Salt Lake City is home to the band Elytra (eee-LIE-Truh). I recently got to speak with Scotty-Ray Phillips, the group’s lead singer and song writer. They were excited to discuss Elytra, their music and their history. This project has come to life as Phillips has expanded their skills on the stage while growing as a person who wants to reach out and not only entertain but inform their audiences as well.
Mikki Enoch: How did the group come together?
Scotty-Ray Phillips: About two years ago I met the drummer of Elytra (Lindsay Heath) after she approached me to compliment my music with a previous project called The Femme Medea. We became Facebook friends and over time she started messaging me about creating a sort of “super group” that she had envisioned including her favorite musicians from various local bands.
The idea remained a seedling of a subject for almost an entire year before the stars aligned and I got together with Lindsay and Chris Murphy (synth/keys) to jam and feel out the potential of working with them. There’s a lot of intricate detail and history of how it all fell into place, but Elytra started off under the name Medusa’s Cross with a different guitarist, bassist and cellist before we had some shifting around and found the perfect chemistry with Secily Saunders (guitarist) and Janet Chotia (bass). I will admit, after working with mostly guys initially, I felt very passionately about the energy of working with more sensitive/feminine artists. So when our original guitarist and bassist quit the band around the same time, I asked Lindsay if she knew any bad-ass femme musicians, and she conjured up a beautiful crew of powerful women, and the most kindhearted guy ever. Chris has totally become the brother of the group.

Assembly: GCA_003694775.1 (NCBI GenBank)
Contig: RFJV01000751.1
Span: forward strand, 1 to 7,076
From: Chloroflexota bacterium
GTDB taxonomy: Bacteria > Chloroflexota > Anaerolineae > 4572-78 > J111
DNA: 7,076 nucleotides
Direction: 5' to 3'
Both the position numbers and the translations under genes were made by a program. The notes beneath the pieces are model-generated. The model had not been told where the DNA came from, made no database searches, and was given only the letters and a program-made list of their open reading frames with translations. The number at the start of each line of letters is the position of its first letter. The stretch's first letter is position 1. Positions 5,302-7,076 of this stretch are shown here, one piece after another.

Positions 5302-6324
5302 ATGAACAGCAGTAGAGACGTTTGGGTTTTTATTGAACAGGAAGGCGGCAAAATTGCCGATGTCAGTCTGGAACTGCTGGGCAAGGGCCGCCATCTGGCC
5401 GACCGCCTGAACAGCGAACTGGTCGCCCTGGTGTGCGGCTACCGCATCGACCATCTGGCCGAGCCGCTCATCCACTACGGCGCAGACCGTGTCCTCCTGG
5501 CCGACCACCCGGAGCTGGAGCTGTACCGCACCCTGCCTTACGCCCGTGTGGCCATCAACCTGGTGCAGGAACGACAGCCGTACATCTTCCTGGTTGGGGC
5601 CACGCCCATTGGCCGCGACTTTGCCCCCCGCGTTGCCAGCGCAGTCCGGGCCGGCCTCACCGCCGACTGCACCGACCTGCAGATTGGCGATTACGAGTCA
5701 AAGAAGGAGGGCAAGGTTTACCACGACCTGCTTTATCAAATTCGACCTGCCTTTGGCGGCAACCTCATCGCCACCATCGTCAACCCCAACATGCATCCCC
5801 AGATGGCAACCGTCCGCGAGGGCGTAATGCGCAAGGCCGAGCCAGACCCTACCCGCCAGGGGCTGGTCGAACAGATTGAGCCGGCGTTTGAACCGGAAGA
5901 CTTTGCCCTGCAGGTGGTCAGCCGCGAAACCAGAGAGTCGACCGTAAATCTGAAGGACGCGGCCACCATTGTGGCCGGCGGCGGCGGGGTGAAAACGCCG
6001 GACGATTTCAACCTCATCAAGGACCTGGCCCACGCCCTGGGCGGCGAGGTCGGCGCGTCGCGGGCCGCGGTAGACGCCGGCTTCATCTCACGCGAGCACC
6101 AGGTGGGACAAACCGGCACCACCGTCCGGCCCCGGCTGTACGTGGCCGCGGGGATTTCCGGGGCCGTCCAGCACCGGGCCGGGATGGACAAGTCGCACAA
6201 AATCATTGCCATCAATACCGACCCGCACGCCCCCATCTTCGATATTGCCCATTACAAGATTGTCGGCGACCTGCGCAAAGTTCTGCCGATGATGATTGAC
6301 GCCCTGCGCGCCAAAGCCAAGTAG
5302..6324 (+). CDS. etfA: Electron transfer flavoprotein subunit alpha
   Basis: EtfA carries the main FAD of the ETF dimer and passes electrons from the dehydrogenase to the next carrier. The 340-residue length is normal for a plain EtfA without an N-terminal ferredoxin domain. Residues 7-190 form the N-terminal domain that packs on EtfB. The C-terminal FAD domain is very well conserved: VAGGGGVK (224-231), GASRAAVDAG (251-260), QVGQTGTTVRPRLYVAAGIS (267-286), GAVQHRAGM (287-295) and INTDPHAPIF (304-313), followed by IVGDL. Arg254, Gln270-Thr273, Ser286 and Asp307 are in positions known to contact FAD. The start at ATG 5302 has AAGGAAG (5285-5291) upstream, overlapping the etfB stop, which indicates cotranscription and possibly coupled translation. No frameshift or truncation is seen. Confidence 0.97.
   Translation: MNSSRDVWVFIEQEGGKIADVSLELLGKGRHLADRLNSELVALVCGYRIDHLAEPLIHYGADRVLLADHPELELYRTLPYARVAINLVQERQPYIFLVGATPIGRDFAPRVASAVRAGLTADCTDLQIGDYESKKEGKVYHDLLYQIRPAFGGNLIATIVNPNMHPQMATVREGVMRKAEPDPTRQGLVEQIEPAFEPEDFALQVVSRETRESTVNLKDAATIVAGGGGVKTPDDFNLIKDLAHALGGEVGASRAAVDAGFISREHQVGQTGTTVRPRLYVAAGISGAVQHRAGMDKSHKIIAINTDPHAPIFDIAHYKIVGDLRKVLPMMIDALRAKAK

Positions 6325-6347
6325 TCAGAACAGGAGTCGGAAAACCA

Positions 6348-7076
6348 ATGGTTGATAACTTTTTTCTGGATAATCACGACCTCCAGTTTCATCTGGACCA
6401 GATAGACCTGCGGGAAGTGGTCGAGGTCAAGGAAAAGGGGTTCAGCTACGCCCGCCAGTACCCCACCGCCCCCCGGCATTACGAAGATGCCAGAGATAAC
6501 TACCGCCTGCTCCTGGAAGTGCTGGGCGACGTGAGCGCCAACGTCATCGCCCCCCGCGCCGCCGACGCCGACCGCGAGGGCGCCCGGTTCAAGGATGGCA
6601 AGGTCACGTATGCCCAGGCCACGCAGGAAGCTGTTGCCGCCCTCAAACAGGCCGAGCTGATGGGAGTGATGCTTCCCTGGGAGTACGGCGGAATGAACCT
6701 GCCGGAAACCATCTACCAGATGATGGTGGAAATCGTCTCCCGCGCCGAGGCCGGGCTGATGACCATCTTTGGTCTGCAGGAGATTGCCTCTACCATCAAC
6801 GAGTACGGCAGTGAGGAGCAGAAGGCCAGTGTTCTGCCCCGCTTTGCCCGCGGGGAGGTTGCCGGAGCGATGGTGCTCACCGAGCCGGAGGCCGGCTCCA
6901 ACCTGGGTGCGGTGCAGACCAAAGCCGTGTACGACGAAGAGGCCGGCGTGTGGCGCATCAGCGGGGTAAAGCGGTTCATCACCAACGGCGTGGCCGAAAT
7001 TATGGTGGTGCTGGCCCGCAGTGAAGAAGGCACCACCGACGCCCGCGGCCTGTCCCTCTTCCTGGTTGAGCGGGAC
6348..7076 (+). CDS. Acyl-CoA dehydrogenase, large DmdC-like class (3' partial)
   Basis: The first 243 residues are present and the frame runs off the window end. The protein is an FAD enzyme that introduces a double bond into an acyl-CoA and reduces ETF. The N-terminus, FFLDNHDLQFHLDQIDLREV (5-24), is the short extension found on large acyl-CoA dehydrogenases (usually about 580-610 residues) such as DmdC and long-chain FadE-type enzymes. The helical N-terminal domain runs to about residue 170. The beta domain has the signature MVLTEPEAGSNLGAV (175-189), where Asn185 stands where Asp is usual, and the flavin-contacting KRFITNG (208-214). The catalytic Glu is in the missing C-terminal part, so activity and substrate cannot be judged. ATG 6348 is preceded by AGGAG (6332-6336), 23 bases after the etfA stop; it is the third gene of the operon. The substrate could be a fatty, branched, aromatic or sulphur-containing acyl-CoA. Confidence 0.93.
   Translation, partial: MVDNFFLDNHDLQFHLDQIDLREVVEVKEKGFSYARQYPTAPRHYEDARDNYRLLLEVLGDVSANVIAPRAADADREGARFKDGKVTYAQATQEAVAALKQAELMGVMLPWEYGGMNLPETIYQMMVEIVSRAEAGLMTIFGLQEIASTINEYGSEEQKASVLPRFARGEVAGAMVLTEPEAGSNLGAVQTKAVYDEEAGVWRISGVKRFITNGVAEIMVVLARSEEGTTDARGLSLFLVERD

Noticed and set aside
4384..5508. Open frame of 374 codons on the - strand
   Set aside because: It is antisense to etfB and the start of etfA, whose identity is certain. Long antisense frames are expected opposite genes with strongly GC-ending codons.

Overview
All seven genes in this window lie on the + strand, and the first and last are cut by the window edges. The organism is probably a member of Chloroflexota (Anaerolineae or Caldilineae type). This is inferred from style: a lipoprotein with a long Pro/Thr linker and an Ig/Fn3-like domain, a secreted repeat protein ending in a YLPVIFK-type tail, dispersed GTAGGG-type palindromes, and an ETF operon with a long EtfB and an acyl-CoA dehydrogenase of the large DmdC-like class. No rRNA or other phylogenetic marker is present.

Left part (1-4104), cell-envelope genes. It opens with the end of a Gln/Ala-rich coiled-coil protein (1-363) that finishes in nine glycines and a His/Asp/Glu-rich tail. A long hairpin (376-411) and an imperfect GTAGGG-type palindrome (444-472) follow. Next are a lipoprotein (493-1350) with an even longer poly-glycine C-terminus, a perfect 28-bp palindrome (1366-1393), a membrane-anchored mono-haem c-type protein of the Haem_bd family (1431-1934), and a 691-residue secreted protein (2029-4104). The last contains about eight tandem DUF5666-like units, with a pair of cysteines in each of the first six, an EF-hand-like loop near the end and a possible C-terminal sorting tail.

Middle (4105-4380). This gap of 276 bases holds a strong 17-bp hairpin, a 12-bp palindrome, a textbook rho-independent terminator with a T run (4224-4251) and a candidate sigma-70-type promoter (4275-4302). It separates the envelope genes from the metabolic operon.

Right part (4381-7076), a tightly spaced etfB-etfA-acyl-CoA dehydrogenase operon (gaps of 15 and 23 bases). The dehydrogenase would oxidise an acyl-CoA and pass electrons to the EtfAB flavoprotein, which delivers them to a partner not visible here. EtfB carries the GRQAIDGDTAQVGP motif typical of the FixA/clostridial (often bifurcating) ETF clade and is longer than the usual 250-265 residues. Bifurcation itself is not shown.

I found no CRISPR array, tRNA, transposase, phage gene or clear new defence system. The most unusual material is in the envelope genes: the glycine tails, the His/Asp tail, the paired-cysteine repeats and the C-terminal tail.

Enoch: What is the inspiration for the current EP?
Phillips: The writing took place over the course of about nine months, mostly in my 25th year of life. Finishing up the writing for the EP when I turned 26 (I seem to remember things based on seasons). After a major battle with depression, my mental health was in a fragile state and my aunt had just passed away from cancer. The first couple songs we finished (“Crash” and “The Maze”) were written just before checking in to a doctor and making the effort to get healthier. So the remaining three songs were all written during a time that I was seeing a therapist and working through some deeply rooted emotional trauma.
There’s a present theme of family, mental health and definitely identity that carries over from song to song. By the end of the EP, if the listener is fully tuned in, they will have a bit of glimpse into who I am and what the last year of my life taught me. Every lyric has been impeccably complemented by music that is equally as emotive.
I wrote these songs for my LGBTQ family and community, and feel that the overlying tone of hopefulness is the best gift I know how to give during a time as politically skewed and bizarre as we are living in now. The EP offers realism through the eyes of a mentally ill, gender nonconforming individual who happens to identify as a witch.
Enoch: How do gender and sexuality relate to your music and performance?
Phillips: Most of the band members fall into the “Q” spectrum and there is a strong feminine energy on stage. Being that the singer and lyricist is queer/femme but male bodied, the story line of the music and the aesthetics of the performance are very ambiguous and androgynous, but with a focus on the feminine side of the yin-yang. You’ll hear through the writing style that ambiguity adds an element of mystery for listeners who are just hearing and not seeing “I’m not a little boy or a little girl, just a little person in your little world” is an example of lyrics from the song “Afraid of Me,” which was written about my difficulty relating to my father growing up. I also use descriptive words like “wanderer” & “tired eyes” in the song “Embers and Stardust” to keep the description of an experience between two people completely gender neutral. It’s important for me when writing to paint a picture that is very emotional and human, and less about genitalia.
Take a listen to their music at elytra.bandcamp.com/releases. The music has an energy all its own that should be experienced to decide how it fits into each individual’s world.